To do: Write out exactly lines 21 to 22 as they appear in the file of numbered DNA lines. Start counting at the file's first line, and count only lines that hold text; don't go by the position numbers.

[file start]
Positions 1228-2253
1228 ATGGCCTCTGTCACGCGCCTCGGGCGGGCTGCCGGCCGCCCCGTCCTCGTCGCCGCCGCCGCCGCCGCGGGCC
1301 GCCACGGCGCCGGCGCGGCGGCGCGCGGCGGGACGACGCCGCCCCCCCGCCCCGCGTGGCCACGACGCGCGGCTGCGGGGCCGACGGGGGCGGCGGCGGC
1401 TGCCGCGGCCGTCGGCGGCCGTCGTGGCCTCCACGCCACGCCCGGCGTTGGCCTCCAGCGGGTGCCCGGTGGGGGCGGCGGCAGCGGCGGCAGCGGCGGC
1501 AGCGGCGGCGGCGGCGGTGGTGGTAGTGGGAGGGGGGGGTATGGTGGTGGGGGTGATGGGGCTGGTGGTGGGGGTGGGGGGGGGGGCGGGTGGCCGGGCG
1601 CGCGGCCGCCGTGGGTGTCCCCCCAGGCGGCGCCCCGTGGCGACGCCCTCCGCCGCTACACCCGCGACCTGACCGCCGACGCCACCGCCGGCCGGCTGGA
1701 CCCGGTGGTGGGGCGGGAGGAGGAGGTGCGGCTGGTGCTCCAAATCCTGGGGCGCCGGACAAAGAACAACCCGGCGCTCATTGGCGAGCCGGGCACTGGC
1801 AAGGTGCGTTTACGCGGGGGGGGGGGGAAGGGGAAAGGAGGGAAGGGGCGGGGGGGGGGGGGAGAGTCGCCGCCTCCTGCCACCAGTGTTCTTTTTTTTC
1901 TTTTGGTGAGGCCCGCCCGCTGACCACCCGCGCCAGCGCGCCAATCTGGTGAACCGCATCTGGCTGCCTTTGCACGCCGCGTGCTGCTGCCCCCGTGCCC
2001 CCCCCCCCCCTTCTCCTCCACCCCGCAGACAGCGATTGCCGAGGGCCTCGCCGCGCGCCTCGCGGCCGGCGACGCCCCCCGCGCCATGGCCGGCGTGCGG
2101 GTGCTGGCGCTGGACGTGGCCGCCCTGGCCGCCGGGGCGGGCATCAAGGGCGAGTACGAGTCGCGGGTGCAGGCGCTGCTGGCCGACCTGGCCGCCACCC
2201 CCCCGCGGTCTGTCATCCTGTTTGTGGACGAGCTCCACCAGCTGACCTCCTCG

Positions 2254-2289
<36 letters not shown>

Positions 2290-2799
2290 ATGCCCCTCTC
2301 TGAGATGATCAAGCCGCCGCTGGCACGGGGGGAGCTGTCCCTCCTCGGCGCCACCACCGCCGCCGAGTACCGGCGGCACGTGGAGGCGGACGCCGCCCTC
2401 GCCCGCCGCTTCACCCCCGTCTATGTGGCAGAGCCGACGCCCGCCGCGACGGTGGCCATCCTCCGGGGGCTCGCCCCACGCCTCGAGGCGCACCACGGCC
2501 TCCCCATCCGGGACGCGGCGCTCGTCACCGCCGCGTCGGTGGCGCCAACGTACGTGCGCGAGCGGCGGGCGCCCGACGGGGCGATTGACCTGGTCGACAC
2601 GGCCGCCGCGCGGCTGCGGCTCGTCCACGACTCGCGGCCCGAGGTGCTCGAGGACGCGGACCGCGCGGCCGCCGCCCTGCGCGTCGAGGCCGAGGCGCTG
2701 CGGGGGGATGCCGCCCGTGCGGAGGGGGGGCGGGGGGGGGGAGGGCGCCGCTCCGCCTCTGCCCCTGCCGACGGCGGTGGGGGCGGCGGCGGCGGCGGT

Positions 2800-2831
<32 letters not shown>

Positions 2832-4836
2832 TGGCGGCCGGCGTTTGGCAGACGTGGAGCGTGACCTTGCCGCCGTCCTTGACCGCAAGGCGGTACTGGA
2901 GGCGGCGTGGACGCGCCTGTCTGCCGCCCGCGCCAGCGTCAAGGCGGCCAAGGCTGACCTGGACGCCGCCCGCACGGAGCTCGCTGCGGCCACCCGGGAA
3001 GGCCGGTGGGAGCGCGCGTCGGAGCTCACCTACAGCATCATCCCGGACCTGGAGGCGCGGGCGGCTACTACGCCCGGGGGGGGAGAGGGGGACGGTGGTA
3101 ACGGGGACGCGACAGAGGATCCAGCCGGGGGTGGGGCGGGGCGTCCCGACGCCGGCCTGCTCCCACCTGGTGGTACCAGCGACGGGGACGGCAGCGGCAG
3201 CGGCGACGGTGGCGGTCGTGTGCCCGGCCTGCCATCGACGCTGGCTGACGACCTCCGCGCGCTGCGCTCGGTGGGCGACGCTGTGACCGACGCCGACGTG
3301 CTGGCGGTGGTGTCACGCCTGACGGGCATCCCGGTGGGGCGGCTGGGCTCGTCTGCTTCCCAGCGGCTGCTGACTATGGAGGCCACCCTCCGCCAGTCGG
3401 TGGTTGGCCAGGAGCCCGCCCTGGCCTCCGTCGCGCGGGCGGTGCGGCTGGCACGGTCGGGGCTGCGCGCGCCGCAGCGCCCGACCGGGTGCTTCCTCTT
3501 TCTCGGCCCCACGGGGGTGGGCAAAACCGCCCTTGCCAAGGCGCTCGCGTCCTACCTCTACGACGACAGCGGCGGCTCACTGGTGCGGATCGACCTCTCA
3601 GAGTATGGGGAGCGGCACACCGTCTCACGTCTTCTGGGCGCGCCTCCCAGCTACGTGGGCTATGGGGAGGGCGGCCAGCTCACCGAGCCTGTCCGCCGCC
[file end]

2701 CGGGGGGATGCCGCCCGTGCGGAGGGGGGGCGGGGGGGGGGAGGGCGCCGCTCCGCCTCTGCCCCTGCCGACGGCGGTGGGGGCGGCGGCGGCGGCGGT

Positions 2800-2831